Posts Tagged ‘Human Rights Up Front’

UN Rapporteur Michel Forst documents good practices in the protection of human rights defenders

March 7, 2016

A major new report by the UN Special Rapporteur on human Rights Defenders, Michel Forst, documents good practices and policies in the protection of defenders and makes concrete recommendations to States, business enterprises, national human rights institutions, donors, civil society organisations and other stakeholders to ensure a safe and enabling environment for defenders’ work (A/HRC/31/55).

Key among these is a recommendation that, in consultation with civil society, States should develop and implement specific national laws and mechanisms to protect defenders and to investigate and ensure accountability for threats and attacks against them. [ISHR’s work to develop a model national law on the recognition and protection of human rights defenders is specifically referenced in this regard.] [see also: https://thoolen.wordpress.com/2014/03/05/two-more-side-events-on-human-rights-defenders-on-10-and-12-march/]

In addition to enacting laws, the Special Rapporteur recommends that States establish and adequately-resourced protection mechanisms, in consultation with civil society.

Through the report, the Special Rapporteur endorses a ‘holistic’ approach to the protection of defenders, engaging the responsibility of a range of actors. Key insights and recommendations included in the report include that:

  • States should publicly recognise the vital and legitimate work of human rights defenders, disseminate and raise awareness about the Declaration and actively respect and protect ‘the right to defend rights’.
  • National human rights institutions should develop concrete action plans to support and protect defenders and establish focal points to ensure effective implementation and evaluation of such plans.
  • Business enterprises have an important and influential role to play in protecting defenders and should be engaged in this regard: ‘The condemnation of violations by members of the business community not only legitimises defenders’ concerns but also builds opposition to bad business practices,’ the report says. ‘In addition, due to their economic and political influence, the support of business leaders can draw in wider support of society.’
  • Donors should provide long-term, sustainable, flexible financial support to defenders and their organisations and networks, providing for their ‘holistic protection’.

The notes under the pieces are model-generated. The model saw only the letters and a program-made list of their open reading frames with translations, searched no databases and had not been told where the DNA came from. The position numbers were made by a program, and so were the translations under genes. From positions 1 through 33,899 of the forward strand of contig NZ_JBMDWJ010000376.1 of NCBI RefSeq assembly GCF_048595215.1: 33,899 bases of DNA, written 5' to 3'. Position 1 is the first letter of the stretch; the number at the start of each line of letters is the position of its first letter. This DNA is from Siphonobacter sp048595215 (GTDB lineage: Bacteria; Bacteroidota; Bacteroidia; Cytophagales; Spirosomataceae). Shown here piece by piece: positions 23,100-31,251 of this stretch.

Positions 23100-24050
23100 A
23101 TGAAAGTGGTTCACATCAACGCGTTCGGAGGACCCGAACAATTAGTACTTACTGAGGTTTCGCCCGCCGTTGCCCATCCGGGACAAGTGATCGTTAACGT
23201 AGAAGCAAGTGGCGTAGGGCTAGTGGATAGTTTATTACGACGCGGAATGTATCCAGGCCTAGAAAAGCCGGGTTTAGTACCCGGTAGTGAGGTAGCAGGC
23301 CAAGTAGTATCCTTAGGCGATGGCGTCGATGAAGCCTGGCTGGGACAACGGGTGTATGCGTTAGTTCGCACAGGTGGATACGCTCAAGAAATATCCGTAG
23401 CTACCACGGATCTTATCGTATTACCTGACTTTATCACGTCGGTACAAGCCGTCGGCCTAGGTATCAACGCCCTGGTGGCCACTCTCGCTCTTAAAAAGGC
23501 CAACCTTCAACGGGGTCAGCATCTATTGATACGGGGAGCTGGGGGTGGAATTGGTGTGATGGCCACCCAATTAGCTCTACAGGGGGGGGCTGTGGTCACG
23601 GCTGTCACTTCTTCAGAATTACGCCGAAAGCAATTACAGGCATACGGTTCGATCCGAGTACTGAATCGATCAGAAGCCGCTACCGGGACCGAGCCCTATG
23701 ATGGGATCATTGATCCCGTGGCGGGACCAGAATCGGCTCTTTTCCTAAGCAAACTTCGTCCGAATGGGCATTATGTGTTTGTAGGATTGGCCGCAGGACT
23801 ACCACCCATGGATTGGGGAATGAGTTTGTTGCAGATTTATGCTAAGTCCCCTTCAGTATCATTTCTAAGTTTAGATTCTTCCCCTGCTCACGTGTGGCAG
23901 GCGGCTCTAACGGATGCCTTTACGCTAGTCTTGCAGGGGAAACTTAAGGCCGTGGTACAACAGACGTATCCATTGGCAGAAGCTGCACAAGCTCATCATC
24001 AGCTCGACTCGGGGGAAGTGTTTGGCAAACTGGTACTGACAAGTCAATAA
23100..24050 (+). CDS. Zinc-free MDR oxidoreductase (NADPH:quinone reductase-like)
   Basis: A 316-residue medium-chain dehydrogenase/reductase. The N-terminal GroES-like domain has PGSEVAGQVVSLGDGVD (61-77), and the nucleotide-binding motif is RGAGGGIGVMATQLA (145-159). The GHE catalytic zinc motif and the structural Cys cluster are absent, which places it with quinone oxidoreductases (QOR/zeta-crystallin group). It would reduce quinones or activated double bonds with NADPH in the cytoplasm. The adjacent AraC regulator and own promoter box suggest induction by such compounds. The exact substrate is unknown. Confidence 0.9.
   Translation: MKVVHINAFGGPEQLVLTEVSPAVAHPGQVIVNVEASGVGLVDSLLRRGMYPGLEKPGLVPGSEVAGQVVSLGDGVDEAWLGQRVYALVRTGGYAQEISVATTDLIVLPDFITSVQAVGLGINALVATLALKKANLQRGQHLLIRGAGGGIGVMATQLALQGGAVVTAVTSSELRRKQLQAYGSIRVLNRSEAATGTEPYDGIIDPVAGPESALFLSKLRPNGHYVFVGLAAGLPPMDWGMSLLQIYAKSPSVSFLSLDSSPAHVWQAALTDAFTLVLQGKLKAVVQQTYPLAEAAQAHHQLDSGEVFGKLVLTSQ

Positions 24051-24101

• The UN itself should strengthen the protection of defenders and prevent violations against them, including through the ‘Rights Up Front’ initiative and the Sustainable Development Goals, and by strengthening its institutional response to cases of reprisals against those who for cooperate with UN human rights mechanisms. The need to prevent and ensure accountability for reprisals is particularly important given the Special Rapporteur’s finding that international and regional human rights mechanisms are increasingly being turned to and relied upon by defenders either to complement and strengthen domestic advocacy efforts, or because democratic institutions and the rule of law are weak or non-existent at the national level. [see also my ‘old’ post: https://thoolen.wordpress.com/2014/03/13/zero-tolerance-for-states-that-take-reprisals-against-hrds-lets-up-the-ante/]

In addition to making concrete recommendations, the Special Rapporteur also articulates 7 key principles for all stakeholders that he considers should inform and underpin all policies and practices namely:

  • Principle 1: They should adopt a rights-based approach to protection, empowering defenders to know and claim their rights.
  • Principle 2: They should recognise that defenders are diverse and come from different backgrounds, cultures, and belief systems.
  • Principle 3: They should recognise the significance of gender in the protection of defenders and apply an intersectionality lens to the assessment of risks and to the design of protection initiatives.
  • Principle 4: They should focus on ‘holistic security’ of defenders, including physical security, digital security, and psychosocial wellbeing.
  • Principle 5: They should not focus on the rights and security of individual defenders alone, but also include the groups, organisations, communities, and family members who share their risks.
  • Principle 6: They should involve defenders in the development, choice, implementation and evaluation of strategies and tactics for their protection. The participation of defenders is key to their security.
  • Principle 7: They should be flexible, adaptable, and tailored to the specific needs and circumstances of defenders.

http://www.ohchr.org/Documents/Issues/Defenders/A-HRC-31-55_en.pdf

See more at: http://www.ishr.ch/news/good-practices-protection-human-rights-defenders-major-new-report#sthash.VjHvu4uZ.dpuf

 

Opening Statement of the UN High Commissioner for Human Rights at the Council’s 31st session

February 29, 2016

The Statement of the UN High Commissioner for Human Rights, Zeid Ra’ad Al Hussein, at the 31st session of the Human Rights Council in Geneva, on 29 February 2016 is worth reading (as usual). Some of the highlights are: UN HCHR Al Hussein
Today we meet against a backdrop of accumulating departures from that body of institutions and laws which States built to codify their behaviour. Gross violations of international human rights law – which clearly will lead to disastrous outcomes – are being greeted with indifference. More and more States appear to believe that the legal architecture of the international system is a menu from which they can pick and choose – trashing what appears to be inconvenient in the short term.
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